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Fomo — Young people are big users of their mobile phones at night. A research project at the University of Copenhagen is to find out how the Danes' mobile habits at night are affecting their health.
The trusty sidekick that most of us own and love, sneaks down under the covers when we have turned off the lights.
“We were surprised that the numbers were so high. It seems that the dependence that many people have on their mobile phones by day, continues at night,” says Nete Dissing, research coordinator and postdoc at the Department of Public Health, University of Copenhagen (UCPH).
Almost a fifth of participants in the study used their phone in the middle of the night. For young people between the ages of 16 and 25 it was a third. And among young students, 41 per cent send text messages, check social media, or receive calls on their mobile phones either every night, almost every night, or a few times a week, through the sleeping period.
“A lot of people use the mobile phone at night to see what time it is. But many people also use it for social contact with others, and it may set mental processes in motion that affect sleep,” says Nete Dissing.
It seems the dependence that many people have on their mobile phones by day, continues at night
Professor Nete Dissing, Department of Public Health
The researchers followed a group of about 800 students at the Technical University of Denmark (DTU) over a period of four weeks. This has given them a unique opportunity to track nocturnal mobile behaviour through the period of sleep.
“Most of the research on sleep and mobile phones is about how we use our mobiles in the evening before we fall asleep. But now for the first time, we can get an insight into Danes’ mobile habits, after we have laid down to rest,” says Nete Dissing.
Besides following the 800 students’ nightly mobile habits, the researchers have, in collaboration with P3 on national broadcaster Danmarks Radio, conducted a questionnaire with 24,897 Danes participating.
“The aim of the project is to learn more about how the use of the mobile phone affects our sleep and health. Most of the Danish populace use smartphones in one way or another. It is therefore important to clarify the physical and psychological consequences,” says Nete Dissing.
Of those who use the phone at night, 66 per cent state that they often have poor quality sleep. But it is still too early to say anything certain about the cause:
“There is a significant increase in the number of Danes who sleep poorly today compared to Danes who slept poorly eight years ago. It may be due to increasing mobile usage, but it can also be that you use your mobile phone at night because you cannot fall asleep. This is something that we are studying,” says Nete Dissing.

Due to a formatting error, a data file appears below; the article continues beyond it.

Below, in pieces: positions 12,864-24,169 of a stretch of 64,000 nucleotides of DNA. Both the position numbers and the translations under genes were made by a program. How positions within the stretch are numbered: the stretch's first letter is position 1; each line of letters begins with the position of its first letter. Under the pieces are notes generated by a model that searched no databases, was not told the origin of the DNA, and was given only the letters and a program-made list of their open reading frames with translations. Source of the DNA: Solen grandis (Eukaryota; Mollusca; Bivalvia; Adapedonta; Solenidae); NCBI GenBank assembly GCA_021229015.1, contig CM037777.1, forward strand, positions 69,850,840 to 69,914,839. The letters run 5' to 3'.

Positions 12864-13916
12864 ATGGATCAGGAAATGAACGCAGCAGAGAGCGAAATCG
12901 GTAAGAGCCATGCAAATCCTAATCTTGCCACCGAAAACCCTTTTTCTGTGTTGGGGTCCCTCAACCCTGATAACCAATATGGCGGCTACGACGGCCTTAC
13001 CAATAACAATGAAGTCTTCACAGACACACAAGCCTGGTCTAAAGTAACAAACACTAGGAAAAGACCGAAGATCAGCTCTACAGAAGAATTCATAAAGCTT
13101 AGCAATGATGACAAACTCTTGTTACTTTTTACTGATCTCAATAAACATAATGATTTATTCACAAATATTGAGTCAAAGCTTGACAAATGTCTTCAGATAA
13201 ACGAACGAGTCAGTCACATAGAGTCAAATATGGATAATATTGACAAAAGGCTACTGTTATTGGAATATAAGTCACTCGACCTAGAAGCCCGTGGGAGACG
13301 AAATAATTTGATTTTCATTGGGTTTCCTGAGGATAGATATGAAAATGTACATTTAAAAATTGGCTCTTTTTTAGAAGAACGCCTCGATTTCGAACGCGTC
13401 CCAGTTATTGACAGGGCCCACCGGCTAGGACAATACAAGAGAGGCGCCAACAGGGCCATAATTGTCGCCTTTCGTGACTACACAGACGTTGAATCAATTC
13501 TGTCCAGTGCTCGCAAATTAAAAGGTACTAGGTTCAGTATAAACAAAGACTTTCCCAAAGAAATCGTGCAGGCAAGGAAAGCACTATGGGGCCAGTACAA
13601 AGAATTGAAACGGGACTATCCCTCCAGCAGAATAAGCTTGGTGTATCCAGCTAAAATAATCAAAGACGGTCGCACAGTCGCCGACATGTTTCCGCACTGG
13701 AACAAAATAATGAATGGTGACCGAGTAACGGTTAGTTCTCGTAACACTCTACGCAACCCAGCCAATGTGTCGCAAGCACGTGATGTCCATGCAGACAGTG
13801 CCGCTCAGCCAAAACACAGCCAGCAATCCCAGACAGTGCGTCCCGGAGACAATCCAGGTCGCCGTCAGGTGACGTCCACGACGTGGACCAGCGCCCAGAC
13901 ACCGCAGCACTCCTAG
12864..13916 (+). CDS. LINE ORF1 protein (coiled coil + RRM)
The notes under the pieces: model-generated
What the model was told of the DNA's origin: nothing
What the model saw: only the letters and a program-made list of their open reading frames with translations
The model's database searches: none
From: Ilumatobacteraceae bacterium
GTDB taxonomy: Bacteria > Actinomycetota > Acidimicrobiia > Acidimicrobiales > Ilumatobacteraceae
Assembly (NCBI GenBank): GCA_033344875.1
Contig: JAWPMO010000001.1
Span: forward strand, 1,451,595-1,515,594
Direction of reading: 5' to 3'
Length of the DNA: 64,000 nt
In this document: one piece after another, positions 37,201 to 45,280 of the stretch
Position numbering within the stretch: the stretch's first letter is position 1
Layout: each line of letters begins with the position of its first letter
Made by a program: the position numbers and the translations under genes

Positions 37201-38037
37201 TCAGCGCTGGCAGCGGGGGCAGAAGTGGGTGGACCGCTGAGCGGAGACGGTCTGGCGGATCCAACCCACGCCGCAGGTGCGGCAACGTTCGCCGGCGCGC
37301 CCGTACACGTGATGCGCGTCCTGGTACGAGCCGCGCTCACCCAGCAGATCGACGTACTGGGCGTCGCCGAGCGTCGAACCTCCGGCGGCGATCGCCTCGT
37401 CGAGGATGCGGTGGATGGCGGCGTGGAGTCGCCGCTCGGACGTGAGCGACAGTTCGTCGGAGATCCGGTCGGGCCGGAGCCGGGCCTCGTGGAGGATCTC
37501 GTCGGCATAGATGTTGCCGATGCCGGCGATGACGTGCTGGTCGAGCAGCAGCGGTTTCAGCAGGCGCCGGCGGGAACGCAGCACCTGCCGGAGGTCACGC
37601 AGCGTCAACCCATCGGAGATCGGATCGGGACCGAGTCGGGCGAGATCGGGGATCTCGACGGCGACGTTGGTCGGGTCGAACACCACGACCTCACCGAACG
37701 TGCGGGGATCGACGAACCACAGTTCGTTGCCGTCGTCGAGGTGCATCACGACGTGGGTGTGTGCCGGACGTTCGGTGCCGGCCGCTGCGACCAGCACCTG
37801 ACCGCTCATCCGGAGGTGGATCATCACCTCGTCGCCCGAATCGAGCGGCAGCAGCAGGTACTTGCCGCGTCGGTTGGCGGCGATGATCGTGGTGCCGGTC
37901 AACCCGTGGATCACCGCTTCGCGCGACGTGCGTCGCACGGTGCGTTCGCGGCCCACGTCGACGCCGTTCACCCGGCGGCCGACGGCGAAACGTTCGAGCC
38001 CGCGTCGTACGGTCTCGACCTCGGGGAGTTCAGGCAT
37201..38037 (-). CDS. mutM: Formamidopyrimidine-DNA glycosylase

It is particularly among young people that there has been an increase in the number of those struggling with sleep.
About the study
The results of the questionnaire show that:
The clock, the alarm and the social media are the most important functions when we pick up our mobile phones at night.
Participants who check their phones at night often sleep poorly and uneasily.
Participants who state that they are woken up by their partner’s use of digital devices, also check their mobile phone at night.
More results here.
The latest figures from the Danish national health profile show that 39 per cent of 16-24 year old men were bothered by sleeping disturbances in 2017. In 2010, the number was 30,6 per cent.
For women in the same age group, it is even worse. In 2010, 34.8 per cent fought insomnia. In 2017, the number had increased to 49.9 per cent.
“The figures are nationally representative and indicate a significant public health problem and a clear deterioration in the quality of Danes’ sleep. This is in the same period where smartphones became widespread. So it is reasonable to suppose that there is a connection,” says Nete Dissing.
Previous reserach has shown that the blue light from the phone inhibits the secretion of the sleep hormone melatonin, and that nighttime text messages can act as a mental stimulant, potentially delaying the sleep phase. The researchers behind the project are spending the next two years finding out the extent to which this affects our sleep, health and fertility.
The research project is expected to be completed by 2020.
Translated by Mike Young